NAACP: Moves To Fight HIV/AIDS Among Blacks
Responding to criticism that the National Association for the Advancement of Colored People "has done too little to combat the growing AIDS epidemic among African Americans," NAACP leaders yesterday "promised a series of actions to raise awareness of the disease even as they defended their record on the issue." NAACP Board Chair Julian Bond noted that AIDS has become "a black epidemic," saying that although they comprise just 13% of the U.S. population, blacks account for 57% of the country's new HIV infections. He said, "We need to step up our efforts in the fight for fair distribution of AIDS services. Don't let anyone tell you AIDS is God's curse. ... Don't let anyone tell you it is a gay disease ... it doesn't just happen to 'them'; it happens to your brother and, more and more, to your sister, too. Bond denied his words represent a change in NAACP policy, insisting that the NAACP has "consistently spoken out on the AIDS crisis," the Washington Post reports. He said, "We have a long history of activism against AIDS dating back to 1987, but much, much more needs to be done" (Fletcher, Washington Post, 7/13).
Takin' It To The Streets
NAACP President Kweisi Mfume led some 50 AIDS activists through downtown Atlanta early yesterday morning on the second day of the civil rights group's annual convention, the Baltimore Sun reports. The group carried a banner and chanted "No progress, no peace." Atlanta-based AIDS activist Denise Stokes said, "We're involved in a brand-new movement. It's not about the color of our skin and the right to live in dignity. It's about the right to live -- period" (Texeira, Sun 7/13). The Washington Post reports that "Mfume opened the convention yesterday promising 'an outright street protest' to highlight the skyrocketing rate of AIDS among blacks." He said, "It is a national emergency in many respects" (Fletcher, Washington Post, 7/12).
The Washington Post notes that "[i]n recent years, some AIDS activists have accused the NAACP and other major civil rights groups of shying away from the issue for fear of offending their members, many of whom are conservative church stalwarts who associate [AIDS] with the gay community." Mfume addressed the perception that black leaders as well as the government are avoiding the issue at yesterday's demonstration, saying, "We just don't understand the absolute silence of the government on this issue and, quite frankly, among too many of us." He told reporters, "It's something to be talked about, and it's something, quite frankly, that we ourselves must find a way to deal with" (Fletcher, Washington Post, 7/13). In a letter to the editor in Saturday's New York Times, Mfume wrote that many people "wrongly believe" the NAACP has "done little" about HIV/AIDS. He noted that the organization's board declared AIDS a "public health crisis in the African-American community" in 1992. Further, he wrote, the group has petitioned Congress and the administration to "give minority communities the resources to battle the epidemic" and has taken a "bold stand to support needle- exchange programs as part of comprehensive drug treatment programs" (New York Times, 7/11).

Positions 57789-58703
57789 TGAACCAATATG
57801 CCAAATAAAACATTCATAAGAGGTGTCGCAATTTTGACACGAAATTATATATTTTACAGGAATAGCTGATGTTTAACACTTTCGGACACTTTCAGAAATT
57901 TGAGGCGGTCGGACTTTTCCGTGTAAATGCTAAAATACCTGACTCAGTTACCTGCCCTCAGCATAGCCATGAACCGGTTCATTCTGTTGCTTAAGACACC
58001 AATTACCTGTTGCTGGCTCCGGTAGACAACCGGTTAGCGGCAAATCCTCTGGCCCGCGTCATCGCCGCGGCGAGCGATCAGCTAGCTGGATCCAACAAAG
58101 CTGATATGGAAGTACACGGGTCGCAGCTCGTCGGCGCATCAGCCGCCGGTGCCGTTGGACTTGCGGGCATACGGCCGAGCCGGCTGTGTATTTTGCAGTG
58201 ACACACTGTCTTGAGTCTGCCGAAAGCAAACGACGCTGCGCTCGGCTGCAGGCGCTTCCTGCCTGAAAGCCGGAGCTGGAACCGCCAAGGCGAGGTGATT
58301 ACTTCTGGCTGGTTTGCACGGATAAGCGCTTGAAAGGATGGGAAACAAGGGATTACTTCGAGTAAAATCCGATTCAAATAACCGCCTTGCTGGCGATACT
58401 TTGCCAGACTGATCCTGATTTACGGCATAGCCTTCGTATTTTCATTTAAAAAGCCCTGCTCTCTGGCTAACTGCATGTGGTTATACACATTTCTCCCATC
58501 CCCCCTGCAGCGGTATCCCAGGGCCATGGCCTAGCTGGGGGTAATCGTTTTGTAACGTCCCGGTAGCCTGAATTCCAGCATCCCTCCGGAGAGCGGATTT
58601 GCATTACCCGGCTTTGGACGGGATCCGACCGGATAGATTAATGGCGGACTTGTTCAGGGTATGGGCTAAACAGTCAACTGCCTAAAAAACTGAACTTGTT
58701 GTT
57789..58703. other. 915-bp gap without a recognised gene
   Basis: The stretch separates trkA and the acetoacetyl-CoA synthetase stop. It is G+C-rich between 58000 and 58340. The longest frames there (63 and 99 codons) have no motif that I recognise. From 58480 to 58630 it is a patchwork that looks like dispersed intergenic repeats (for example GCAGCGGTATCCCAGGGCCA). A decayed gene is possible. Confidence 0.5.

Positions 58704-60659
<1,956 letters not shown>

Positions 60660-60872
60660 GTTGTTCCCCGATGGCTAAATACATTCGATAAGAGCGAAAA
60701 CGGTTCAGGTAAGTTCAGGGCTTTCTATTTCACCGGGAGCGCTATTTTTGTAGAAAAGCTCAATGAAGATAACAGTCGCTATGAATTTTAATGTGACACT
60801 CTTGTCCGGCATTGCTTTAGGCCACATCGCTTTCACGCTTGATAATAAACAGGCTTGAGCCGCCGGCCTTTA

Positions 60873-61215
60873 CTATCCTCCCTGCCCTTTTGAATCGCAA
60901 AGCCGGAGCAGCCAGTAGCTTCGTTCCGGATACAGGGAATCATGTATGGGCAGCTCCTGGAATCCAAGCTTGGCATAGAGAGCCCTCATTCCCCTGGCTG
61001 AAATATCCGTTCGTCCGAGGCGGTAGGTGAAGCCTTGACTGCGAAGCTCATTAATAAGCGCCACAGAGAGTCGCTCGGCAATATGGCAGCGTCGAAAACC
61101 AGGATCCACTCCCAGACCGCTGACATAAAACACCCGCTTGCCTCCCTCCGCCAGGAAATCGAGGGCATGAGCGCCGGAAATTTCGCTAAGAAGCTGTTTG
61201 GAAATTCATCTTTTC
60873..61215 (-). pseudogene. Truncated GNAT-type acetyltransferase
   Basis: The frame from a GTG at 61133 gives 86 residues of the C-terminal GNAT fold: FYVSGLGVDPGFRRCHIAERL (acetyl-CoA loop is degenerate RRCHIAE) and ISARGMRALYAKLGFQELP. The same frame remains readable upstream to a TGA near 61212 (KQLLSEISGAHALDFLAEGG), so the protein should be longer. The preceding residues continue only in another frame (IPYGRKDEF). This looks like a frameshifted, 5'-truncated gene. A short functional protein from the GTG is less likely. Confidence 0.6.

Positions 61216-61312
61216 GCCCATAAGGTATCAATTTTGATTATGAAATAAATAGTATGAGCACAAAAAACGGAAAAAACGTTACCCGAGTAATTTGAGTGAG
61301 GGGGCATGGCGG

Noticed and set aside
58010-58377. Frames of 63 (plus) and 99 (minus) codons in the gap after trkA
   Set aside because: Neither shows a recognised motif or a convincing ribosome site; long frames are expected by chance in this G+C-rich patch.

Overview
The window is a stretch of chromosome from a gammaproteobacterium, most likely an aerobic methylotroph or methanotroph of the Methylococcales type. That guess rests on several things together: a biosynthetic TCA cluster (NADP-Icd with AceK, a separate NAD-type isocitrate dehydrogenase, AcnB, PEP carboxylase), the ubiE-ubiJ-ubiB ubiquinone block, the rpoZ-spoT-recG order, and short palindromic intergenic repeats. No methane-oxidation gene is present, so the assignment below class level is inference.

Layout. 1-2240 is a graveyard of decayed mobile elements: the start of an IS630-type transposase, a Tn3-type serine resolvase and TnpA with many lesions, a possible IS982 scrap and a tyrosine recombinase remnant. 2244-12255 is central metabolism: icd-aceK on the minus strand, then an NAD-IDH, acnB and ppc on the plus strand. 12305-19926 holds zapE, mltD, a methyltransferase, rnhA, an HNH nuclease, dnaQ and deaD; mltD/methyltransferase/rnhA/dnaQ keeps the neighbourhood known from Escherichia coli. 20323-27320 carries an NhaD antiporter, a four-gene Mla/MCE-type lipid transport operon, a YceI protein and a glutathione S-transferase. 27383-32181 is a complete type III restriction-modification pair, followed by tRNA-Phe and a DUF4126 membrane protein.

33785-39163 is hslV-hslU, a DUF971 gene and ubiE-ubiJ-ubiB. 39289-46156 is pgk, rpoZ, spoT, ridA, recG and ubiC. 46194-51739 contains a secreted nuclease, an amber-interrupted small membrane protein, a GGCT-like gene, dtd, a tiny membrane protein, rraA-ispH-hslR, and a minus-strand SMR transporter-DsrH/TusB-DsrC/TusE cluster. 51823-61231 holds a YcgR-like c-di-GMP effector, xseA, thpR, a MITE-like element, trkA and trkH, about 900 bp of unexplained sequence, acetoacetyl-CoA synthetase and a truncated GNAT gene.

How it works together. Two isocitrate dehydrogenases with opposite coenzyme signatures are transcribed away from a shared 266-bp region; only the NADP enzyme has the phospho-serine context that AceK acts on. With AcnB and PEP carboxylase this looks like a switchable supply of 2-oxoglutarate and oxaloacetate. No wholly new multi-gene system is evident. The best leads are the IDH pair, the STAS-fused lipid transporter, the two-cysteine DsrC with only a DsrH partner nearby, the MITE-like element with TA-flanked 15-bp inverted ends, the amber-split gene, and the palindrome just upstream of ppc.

Renewed Focus On Health
Writing in HealthQuest, NAACP National Health Coordinator Caya Lewis notes that African Americans "are disproportionately represented in almost every disease category," and account for "43% of new AIDS cases." She notes that the NAACP is working to address this disparity, "assert[ing] that poor health status germinates from the seeds of injustice and inequality." Lewis concludes, "Through health education, promotion and programming, the NAACP will heighten community awareness of health risks -- and health rights. In fighting for equality, we strive to eradicate physical and mental barriers that can deny African-Americans of their inalienable rights: life, liberty and good health" (Lewis, HealthQuest, July/August 1998). See the Daily HIV/AIDS Report for more coverage of this issue. The online report is available free through the Kaiser Family Foundation's website -- www.kff.org.